Updated: Monday, 20th November 2017 @ 9:22am

Alan Turing Institute recognises gay code breaker as 'true British hero', claims original pardon campaigner

Alan Turing Institute recognises gay code breaker as 'true British hero', claims original pardon campaigner

| By Josh Willacy – MM exclusive

Homosexual WW2 code breaker and Manchester icon Alan Turing’s posthumous honour of a £42million institute in his name is being hailed for recognising a ‘true British hero’.

The claim comes from William Jones, a gay computer programmer from Sale, who started the original petition to see Turing royally pardoned.

Chancellor George Osborne announced in his Budget 2014 that The Alan Turing Institute will be founded to ensure Britain leads the way in big data and algorithm research.

Mr Jones told MM: “I’m nowhere near as talented as him, but as computer programmer, and a gay man in this city I related to him. I was inspired him and saw how terribly he was wronged despite what he did for this country.

“I’m very happy he was pardoned and even happier that people are not just forgetting about Turing’s achievements since it has been granted.

“This new institute is excellent as it’s building on the success of the pardon, and building on Alan’s reputation which had been forgotten or is still unknown to some people in Britain, so this really is great news.

“He is a true British hero.”

Turing is considered to be the father of modern computer science and artificial intelligence, and played a major role in breaking the German Enigma code.

After his work at Bletchley Park, he was a reader at Manchester University and did some of his most influential work here.

The Lesbian & Gay Foundation’s Head of Policy and Engagement Darren Knight said: “Alan Turing has been recognised as one of The Lesbian & Gay Foundation’s Homo Heroes for the amazing impact that he had, both in computer science and his code breaking which helped to shorten the Second World War."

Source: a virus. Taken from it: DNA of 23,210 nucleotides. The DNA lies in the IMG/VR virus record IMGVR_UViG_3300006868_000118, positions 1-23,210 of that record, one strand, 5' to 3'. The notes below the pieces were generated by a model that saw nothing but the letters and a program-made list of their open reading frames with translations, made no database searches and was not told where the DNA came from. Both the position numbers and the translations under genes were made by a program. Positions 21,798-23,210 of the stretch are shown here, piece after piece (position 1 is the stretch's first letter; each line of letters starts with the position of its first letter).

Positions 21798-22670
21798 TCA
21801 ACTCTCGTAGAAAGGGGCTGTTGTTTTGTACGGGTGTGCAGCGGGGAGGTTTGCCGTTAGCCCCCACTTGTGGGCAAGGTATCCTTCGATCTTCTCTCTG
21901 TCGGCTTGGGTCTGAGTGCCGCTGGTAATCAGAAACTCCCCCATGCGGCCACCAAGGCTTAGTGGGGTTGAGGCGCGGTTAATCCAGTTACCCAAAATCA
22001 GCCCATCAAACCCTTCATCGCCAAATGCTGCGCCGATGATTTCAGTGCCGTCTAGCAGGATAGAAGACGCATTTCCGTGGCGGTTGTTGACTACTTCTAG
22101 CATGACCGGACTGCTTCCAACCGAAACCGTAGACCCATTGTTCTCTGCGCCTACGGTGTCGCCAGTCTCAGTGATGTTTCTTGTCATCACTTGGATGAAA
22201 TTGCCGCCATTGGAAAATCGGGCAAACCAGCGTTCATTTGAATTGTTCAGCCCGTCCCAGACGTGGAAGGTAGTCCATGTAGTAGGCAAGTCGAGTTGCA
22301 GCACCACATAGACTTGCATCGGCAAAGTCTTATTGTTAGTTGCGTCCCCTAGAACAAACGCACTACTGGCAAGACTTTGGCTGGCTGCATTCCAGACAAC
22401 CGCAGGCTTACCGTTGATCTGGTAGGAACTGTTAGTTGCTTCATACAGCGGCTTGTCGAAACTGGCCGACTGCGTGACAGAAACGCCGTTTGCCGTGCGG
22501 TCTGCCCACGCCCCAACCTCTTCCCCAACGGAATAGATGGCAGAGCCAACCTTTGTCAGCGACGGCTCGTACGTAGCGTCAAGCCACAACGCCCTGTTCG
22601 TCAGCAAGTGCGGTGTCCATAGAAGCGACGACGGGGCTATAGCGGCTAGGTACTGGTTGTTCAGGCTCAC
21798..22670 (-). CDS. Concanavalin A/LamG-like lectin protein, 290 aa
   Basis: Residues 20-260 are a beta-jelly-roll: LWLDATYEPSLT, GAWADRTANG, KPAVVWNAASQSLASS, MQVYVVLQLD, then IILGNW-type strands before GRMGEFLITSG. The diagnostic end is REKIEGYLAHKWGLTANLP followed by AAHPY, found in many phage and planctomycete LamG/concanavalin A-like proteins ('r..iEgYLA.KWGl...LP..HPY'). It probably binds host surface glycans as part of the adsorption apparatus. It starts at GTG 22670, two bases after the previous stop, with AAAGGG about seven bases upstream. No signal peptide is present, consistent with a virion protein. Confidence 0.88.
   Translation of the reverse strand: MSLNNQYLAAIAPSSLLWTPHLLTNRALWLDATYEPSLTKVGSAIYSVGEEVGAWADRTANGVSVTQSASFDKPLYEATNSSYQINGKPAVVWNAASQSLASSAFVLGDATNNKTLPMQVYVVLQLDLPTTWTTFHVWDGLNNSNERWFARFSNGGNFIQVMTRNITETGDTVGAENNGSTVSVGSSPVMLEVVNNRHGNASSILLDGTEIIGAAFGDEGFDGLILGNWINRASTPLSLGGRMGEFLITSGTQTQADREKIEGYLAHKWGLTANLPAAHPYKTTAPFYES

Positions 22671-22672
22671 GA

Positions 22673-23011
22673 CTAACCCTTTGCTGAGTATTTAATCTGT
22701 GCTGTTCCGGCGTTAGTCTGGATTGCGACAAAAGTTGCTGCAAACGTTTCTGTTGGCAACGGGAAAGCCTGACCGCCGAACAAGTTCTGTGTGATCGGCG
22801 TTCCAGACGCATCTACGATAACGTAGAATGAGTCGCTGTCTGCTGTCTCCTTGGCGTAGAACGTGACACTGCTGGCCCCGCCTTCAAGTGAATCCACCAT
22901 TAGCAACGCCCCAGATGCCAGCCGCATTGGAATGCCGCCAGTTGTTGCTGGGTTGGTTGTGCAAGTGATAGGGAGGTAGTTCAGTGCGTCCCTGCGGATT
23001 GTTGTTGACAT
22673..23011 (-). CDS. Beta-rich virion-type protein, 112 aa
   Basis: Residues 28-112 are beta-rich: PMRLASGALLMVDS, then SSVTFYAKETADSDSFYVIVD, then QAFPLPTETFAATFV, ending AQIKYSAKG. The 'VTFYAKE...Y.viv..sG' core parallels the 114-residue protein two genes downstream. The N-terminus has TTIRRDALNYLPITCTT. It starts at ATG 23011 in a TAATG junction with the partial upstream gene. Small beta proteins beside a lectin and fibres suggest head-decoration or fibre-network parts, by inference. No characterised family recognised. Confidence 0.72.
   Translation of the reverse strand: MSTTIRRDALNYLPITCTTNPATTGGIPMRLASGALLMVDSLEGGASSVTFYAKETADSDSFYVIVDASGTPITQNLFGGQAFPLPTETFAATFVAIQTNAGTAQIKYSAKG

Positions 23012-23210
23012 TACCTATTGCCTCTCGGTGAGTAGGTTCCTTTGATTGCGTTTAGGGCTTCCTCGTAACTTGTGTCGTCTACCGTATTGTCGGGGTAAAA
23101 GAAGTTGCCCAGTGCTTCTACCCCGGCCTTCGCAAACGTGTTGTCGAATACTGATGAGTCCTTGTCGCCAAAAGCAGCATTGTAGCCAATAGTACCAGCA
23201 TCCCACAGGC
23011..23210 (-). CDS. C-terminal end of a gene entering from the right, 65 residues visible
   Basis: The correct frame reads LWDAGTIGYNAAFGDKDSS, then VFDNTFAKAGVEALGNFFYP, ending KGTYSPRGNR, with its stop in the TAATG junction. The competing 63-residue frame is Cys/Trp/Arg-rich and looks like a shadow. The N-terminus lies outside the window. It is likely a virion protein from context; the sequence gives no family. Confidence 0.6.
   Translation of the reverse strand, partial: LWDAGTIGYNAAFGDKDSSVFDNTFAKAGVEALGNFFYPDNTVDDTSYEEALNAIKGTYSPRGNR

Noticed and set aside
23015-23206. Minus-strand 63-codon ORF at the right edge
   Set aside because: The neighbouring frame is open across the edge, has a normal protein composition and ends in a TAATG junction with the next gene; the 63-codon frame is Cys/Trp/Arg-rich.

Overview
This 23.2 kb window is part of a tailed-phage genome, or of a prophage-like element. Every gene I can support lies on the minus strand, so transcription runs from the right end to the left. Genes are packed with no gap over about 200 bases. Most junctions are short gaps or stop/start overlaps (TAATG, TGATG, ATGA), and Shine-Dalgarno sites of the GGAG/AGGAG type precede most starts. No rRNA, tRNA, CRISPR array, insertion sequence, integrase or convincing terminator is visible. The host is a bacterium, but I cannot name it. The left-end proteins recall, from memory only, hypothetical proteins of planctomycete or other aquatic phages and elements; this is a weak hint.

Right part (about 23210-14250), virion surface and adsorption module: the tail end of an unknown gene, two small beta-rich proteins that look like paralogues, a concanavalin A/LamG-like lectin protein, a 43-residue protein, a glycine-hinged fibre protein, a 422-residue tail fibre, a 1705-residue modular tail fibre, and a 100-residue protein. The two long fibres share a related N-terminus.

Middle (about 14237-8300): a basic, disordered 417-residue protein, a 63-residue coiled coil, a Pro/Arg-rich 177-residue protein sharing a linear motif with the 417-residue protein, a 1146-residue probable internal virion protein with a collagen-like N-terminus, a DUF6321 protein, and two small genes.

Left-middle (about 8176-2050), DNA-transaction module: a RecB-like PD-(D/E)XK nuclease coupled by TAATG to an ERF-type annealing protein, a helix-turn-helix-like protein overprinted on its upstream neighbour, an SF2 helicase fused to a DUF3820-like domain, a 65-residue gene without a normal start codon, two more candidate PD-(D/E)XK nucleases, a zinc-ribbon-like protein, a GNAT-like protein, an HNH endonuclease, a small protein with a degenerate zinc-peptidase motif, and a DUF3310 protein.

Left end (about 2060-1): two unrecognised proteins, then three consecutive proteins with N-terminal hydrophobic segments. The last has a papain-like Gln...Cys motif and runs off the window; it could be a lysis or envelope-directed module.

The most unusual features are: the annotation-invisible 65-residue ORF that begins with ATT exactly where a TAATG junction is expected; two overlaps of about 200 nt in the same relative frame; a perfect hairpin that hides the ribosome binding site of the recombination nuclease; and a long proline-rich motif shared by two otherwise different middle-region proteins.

In 1952 Turing was convicted of gross indecency for having sex with 19-year-old Arnold Murphy. Once convicted, he was banned from working with the government, subjected to barbaric treatment, and was forced to undergo a chemical castration.

He died of cyanide poisoning two years later, which an inquest deemed as suicide. He was 41 years old.

Mr Knight said: “He’s an inspiration to many people, an icon for Manchester and the way that his life was drawn short due to legislation that criminalised homosexuality is something that we draw on to ensure that we continue to move forward with equality for lesbian, gay and bisexual people.

“We are delighted at the news of the Alan Turing Institute and we continue to work hard to ensure that the lesbian, gay and bisexual scientists of the future, as well as everyone else, can work in a safe and positive environment.”

The latest announcement is a huge step forward for those who have campaigned to ensure that Turing be recognised for the ground breaking work that he did, but also vindicated for the cruel treatment he faced.

Image courtesy of Loz Pycock, with thanks.